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Peter T Chattaway

300 (2006)

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We have to remember that all violence is God's violence. Therefore, when the psalmist speaks of dashing infant's heads upon the rocks, we are not dealing with a bronze age barbarian who doesn't know God yet. We are dealing with someone to whom God said "my enemies dying is a good thing." Violence is inherent to justice. It is part of creation as we know it. Fallen creation, yes, which means that we have innate knowledge of an order in which violence does not exist, and we yearn for it. Yet we also know that war, like divorce, exists because hearts are hard toward God. The great burden is to understand how to prosecute things like war and divorce in a way which protects the weak and helpless and keeps the truly hardened at bay. Thus, we know of the great warrior at the end of time who wreaks havoc upon his enemies in spectacular fashion in order to protect the weak and helpless.

In the meanwhile, of course, knowing that we are reconciled when we deserved to be destroyed, we have a new kingdom in which we sense God destroying his enemies not by killing them, but by converting them. So we work in this paradigm. Yet we seek, with varying levels of success, to apply these truths in realms like the magistrate, where they seem awfully hard to apply sometimes. The great tragedy of human life is that we, as a race, resist mercy, and have to be restrained by our fellow sinners from harming one another.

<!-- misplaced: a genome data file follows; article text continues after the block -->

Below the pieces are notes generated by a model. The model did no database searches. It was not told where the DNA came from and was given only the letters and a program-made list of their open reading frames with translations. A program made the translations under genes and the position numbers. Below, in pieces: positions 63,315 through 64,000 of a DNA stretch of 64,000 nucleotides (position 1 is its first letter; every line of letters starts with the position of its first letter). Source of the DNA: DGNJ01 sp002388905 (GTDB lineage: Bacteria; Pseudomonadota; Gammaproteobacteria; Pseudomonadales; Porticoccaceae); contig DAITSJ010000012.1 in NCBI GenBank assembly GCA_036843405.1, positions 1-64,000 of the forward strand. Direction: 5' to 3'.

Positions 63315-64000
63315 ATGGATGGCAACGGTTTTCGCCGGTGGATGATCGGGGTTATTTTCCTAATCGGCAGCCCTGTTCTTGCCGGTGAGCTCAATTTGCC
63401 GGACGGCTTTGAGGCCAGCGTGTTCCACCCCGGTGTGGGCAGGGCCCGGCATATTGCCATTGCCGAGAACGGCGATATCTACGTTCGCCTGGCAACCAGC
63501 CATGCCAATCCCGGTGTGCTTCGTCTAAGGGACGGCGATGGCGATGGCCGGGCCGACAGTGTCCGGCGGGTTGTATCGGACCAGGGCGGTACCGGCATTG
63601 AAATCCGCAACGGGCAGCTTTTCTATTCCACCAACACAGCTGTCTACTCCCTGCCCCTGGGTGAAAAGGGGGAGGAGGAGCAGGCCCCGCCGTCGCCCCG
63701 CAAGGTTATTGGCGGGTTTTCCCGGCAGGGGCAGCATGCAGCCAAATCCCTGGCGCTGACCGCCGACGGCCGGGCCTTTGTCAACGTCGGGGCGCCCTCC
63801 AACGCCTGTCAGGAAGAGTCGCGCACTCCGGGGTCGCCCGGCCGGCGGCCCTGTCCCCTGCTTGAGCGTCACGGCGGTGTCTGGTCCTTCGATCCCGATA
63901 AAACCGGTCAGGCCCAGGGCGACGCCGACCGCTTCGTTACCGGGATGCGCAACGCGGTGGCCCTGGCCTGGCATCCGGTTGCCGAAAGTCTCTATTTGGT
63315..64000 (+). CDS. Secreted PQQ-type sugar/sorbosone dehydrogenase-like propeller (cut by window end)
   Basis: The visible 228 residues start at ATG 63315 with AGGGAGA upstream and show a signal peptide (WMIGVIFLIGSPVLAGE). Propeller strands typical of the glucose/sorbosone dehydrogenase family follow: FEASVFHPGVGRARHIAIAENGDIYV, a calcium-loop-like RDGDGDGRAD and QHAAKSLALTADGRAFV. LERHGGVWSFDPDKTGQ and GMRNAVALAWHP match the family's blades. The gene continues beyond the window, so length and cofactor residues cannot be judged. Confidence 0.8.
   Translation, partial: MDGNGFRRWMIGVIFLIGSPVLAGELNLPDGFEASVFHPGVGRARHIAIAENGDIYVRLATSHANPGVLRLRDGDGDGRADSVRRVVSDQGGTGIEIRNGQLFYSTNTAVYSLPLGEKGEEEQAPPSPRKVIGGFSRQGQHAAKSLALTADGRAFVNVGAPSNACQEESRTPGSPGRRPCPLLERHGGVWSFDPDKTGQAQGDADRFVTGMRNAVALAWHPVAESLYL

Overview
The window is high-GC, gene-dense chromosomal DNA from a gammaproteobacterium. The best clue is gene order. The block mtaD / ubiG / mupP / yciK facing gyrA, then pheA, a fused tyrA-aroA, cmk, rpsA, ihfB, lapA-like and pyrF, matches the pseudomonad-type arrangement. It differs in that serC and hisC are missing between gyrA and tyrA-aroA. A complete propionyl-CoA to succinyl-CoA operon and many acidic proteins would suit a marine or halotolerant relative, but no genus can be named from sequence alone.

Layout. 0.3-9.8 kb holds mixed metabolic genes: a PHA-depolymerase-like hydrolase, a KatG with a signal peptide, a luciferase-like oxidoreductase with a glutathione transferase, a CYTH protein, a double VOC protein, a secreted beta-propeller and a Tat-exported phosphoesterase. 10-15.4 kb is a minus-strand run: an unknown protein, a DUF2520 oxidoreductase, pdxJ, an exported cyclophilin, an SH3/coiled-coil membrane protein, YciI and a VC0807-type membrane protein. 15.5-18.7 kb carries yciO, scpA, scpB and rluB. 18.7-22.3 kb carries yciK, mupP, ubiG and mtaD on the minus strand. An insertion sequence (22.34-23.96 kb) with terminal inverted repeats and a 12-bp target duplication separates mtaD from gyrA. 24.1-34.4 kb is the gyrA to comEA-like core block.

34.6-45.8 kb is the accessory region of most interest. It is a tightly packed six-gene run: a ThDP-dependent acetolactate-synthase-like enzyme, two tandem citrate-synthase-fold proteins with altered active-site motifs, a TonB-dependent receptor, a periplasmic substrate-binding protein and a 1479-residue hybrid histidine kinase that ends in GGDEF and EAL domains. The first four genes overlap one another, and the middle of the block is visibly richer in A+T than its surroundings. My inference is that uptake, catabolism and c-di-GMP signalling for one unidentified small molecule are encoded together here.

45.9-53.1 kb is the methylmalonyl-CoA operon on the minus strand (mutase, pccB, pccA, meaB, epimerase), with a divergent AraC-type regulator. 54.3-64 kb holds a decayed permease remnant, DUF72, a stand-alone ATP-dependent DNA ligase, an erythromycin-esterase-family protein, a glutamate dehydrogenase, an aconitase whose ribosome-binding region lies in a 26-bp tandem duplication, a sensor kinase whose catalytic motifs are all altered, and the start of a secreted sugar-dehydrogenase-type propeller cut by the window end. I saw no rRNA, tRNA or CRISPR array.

Excellent thoughts. I've been turning this over in my head lately, but in the context of Sin City. Coincidence?

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Theoddone33, I'll start a new topic in response under the politics section. Here.

Edited by Mairn

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Variety reports that a sequel... prequel... whatever... is in the works.

Legendary Pictures has confirmed it is developing a "300" follow-up for Warner Bros. that Frank Miller is writing and Zack Snyder is intended to direct.

Miller is writing the graphic novel the project will be based upon, although at this point it's not clear whether it will be a prequel or spinoff. Most of the characters, including Gerard Butler's King Leonidas, died in the original, making a follow-up tricky.

Snyder won't officially commit until after he sees Miller's take, but he's definitely interested, and the prospect of his involvement already has fanboys in a tizzy.

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300 Sequel/Prequel Storyline Revealed!

Snyder says he's spoken with Frank Miller who will be writing and drawing the graphic novel that the second film will be based on. Upon Miller's completion of the book, then, and only then, will they delve into writing a script for the movie. . . .

Snyder also said it will take place between the Battle of Thermopylae and the Battle of Plataea, the battle that narrator Dilios is at while re-telling the story of King Leonidas and the mighty Spartans to a new group of warriors at the end of 300.

IESB.net, October 1